Huge Undersea Landslide Slammed Great Barrier Reef 300,000 Years Ago

A view of the Gloria Knolls Slide off Queensland, Australia, and adjacent seafloor features; colors represent the depth of the features beneath the water surface (red is the shallowest, indicating the tallest features, while purple and blue are the deepes
A view of the Gloria Knolls Slide off Queensland, Australia. Colors represent the depth of the features beneath the water surface, from red (shallow) to blue (deep), with the greatest depth reaching about 5,600 feet (1,700 meters). (Image credit:

More than 300,000 years ago, a colossal undersea landslide sent huge amounts of debris sliding down the Great Barrier Reef, generating a 90-foot-high (27 meters) tsunami, researchers have discovered.

Perhaps luckily for creatures in the area, that tsunami wave would have been dampened by the surrounding reefs, the researchers said.

The slide would have sent about 7.6 cubic miles (32 cubic kilometers) of rubble plunging down a slope of the Australian reef. (For comparison, the volume of the Great Pyramid of Giza is about 91 million cubic feet, or less than one-100th of a cubic mile. That means a volume of some 12,000 Great Pyramids plunged to the seafloor during the prehistoric landslide event.)

The culprit of the slide? "We believe an earthquake of sufficiently large magnitude was the most likely trigger for such a landslide event," study researcher Robin Beaman of James Cook University in Queensland, Australia, told Live Science in an email. "As for, 'Would a similar phenomenon happen today?' the continental slope sediments appear stable under current conditions." [Infographic: Tallest Mountain to Deepest Ocean Trench]

The researchers discovered the remnants of the giant submarine landslide while mapping the seafloor along a margin of the Great Barrier Reef using 3D multibeam sonar, in which sound waves are bounced off the seafloor. In one spot, called the Queensland Trough, which was supposed to be relatively flat, they found eight knolls, some of which rose 330 feet (100 meters) above the seafloor with lengths of more than 9,800 feet (3,000 m), the researchers said.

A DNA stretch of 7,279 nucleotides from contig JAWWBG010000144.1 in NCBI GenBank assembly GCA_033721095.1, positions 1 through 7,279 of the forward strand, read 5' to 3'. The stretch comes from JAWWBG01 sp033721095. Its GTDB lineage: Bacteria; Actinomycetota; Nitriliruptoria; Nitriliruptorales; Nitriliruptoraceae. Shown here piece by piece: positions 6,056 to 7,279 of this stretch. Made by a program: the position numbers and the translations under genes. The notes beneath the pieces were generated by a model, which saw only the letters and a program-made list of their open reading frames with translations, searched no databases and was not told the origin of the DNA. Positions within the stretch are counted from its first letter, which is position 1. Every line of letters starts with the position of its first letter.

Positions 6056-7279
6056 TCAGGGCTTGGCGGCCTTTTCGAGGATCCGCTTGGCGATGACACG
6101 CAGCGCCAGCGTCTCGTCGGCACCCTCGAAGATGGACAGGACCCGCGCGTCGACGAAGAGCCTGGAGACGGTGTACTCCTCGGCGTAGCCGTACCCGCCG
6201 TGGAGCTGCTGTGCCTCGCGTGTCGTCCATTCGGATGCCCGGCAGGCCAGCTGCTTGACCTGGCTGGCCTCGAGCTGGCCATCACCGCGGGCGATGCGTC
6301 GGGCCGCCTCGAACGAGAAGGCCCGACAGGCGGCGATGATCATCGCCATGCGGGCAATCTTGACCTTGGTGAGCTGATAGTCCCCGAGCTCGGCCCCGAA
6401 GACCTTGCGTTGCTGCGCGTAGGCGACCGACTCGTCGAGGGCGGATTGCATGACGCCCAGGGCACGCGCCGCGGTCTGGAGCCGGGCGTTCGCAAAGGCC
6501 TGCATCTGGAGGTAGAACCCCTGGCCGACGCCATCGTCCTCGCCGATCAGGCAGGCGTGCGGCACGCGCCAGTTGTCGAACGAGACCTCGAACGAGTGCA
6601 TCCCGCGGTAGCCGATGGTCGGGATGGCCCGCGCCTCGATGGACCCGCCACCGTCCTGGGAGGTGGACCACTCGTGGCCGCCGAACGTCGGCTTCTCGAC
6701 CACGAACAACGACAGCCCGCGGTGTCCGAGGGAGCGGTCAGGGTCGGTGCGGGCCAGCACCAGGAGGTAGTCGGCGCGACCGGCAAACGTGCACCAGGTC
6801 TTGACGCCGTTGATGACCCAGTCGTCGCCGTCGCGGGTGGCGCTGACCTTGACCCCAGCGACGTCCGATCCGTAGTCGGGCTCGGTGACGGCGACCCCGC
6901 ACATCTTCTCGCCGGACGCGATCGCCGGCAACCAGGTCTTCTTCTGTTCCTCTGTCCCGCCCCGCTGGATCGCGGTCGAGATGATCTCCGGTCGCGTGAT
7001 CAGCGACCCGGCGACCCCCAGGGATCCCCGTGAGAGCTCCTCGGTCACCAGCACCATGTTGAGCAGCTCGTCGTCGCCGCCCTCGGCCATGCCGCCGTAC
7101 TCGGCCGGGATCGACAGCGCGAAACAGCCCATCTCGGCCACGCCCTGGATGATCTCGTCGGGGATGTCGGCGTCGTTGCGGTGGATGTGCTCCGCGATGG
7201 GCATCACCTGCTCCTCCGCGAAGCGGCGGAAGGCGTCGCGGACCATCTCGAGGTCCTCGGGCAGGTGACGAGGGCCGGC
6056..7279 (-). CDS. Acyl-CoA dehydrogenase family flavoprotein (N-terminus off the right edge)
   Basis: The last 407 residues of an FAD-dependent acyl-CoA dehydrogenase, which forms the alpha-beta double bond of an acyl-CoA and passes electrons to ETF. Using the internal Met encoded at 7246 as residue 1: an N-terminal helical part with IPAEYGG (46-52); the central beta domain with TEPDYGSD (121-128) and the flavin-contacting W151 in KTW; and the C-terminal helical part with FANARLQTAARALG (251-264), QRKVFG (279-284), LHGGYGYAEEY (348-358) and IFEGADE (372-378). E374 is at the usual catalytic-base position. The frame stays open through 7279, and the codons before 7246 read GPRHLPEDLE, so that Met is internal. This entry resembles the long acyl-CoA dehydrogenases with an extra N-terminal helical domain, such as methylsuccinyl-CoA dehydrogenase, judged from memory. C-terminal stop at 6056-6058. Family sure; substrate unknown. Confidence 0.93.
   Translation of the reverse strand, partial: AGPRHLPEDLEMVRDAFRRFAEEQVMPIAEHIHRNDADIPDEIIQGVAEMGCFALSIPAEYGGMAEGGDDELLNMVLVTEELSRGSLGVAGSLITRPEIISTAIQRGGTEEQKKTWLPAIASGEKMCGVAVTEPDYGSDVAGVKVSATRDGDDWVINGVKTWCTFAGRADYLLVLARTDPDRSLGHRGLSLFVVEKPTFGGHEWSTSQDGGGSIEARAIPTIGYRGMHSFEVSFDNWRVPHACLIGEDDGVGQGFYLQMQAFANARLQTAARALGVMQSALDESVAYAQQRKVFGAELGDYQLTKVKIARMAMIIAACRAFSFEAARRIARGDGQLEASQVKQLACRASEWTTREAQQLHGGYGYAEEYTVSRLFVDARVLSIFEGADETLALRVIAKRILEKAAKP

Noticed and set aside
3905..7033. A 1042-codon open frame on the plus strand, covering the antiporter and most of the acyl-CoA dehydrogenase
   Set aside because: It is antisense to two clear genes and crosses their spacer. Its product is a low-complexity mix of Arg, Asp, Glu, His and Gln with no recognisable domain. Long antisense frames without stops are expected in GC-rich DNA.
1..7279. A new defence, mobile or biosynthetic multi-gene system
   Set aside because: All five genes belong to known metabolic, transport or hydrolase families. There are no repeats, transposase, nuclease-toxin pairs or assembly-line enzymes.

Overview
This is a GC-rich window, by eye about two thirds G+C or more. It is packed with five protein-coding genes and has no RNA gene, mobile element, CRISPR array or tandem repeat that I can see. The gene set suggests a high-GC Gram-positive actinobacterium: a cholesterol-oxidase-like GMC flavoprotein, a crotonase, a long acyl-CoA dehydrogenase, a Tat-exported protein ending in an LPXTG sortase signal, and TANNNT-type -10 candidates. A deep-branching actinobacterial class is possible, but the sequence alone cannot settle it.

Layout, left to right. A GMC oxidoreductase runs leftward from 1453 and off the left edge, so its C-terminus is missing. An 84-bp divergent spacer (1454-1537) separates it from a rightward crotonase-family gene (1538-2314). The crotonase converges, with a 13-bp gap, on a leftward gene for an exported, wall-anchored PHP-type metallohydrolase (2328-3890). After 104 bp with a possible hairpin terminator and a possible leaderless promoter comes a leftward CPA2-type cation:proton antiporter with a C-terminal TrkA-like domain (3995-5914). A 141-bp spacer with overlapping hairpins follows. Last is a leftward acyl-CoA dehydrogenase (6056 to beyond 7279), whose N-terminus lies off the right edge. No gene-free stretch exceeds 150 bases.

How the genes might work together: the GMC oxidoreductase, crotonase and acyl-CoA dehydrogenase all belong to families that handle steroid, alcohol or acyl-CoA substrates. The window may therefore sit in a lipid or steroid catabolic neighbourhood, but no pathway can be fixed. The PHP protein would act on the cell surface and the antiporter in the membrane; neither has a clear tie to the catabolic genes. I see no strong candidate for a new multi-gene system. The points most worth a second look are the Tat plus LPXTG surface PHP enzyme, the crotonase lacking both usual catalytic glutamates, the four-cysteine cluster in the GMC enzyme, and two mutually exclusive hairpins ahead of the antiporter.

That series of knolls, now called the Gloria Knolls Slide complex, were the result of the ancient landslide, the researchers found. 

Their geological sleuthing involved more seafloor mapping and coral sampling.

Samples from the knolls, which were submerged under nearly 4,000 feet (1,200 m) of water, revealed both living and fossil corals, Beaman said. The corals took up residence along the knolls sometime after the hilly terrain formed. "The oldest fossil coral we found, using isotope dating techniques, was 302,000 years old, therefore, making the landslide event that caused these knolls to be older than that age," Beaman told Live Science.

From the detailed, 3D maps of the area, the researchers reconstructed, or modeled, the landscape that would have existed before the slide. "So we can then simply do a before/after analysis of the volume of sediment that has been removed from this pre-slide surface," Beaman wrote.

The research, detailed in the March 2017 issue of the journal Marine Geology, was conducted by Beaman, lead author Angel Puga-Bernabéu of the University of Granada, Jody Webster of the University of Sydney, Alex Thomas of the University of Edinburgh, and Geraldine Jacobsen of the Australian Nuclear Science and Technology Organization.

The researchers noted that more research is needed to determine the risk of tsunamis related to these types of underwater landslides on the Queensland coast.

Original article on Live Science.

Jeanna Bryner
Live Science Editor-in-Chief

Jeanna served as editor-in-chief of Live Science. Previously, she was an assistant editor at Scholastic's Science World magazine. Jeanna has an English degree from Salisbury University, a master's degree in biogeochemistry and environmental sciences from the University of Maryland, and a graduate science journalism degree from New York University. She has worked as a biologist in Florida, where she monitored wetlands and did field surveys for endangered species. She also received an ocean sciences journalism fellowship from Woods Hole Oceanographic Institution.